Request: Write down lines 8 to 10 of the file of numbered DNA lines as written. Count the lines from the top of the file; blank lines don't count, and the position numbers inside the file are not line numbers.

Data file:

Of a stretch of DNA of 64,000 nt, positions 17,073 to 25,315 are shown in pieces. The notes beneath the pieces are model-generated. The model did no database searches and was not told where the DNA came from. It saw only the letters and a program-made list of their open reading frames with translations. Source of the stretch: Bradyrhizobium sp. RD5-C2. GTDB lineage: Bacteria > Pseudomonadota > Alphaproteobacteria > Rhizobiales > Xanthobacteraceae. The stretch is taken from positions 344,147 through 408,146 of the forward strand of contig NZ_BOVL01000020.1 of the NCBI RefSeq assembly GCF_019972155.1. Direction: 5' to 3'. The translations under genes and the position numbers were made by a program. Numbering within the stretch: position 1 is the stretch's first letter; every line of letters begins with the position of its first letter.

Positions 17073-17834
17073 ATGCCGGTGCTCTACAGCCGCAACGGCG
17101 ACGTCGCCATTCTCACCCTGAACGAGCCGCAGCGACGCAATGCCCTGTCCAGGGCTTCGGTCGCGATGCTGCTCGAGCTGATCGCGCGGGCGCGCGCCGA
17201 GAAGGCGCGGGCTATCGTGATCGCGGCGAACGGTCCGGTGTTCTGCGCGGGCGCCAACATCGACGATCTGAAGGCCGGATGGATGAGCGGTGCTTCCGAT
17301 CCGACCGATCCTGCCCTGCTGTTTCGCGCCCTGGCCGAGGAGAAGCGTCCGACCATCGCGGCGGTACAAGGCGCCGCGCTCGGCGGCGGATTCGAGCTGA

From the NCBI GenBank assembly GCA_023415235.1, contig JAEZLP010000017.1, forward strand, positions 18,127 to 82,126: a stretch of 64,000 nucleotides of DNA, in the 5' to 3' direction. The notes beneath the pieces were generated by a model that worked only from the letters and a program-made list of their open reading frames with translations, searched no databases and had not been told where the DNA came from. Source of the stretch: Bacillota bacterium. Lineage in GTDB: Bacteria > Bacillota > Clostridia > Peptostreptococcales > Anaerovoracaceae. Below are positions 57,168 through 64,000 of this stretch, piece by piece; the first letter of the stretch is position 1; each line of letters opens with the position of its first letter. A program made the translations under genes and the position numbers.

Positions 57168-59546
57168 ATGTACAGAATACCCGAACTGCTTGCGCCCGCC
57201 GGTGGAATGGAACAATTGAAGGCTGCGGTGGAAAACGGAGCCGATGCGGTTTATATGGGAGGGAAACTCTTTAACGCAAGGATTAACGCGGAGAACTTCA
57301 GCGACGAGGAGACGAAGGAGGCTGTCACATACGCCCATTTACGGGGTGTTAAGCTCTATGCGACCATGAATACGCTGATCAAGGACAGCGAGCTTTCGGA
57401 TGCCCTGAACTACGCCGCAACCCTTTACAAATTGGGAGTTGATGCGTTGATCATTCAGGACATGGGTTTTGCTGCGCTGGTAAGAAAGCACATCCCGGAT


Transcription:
Positions 57168-59546
57168 ATGTACAGAATACCCGAACTGCTTGCGCCCGCC
57201 GGTGGAATGGAACAATTGAAGGCTGCGGTGGAAAACGGAGCCGATGCGGTTTATATGGGAGGGAAACTCTTTAACGCAAGGATTAACGCGGAGAACTTCA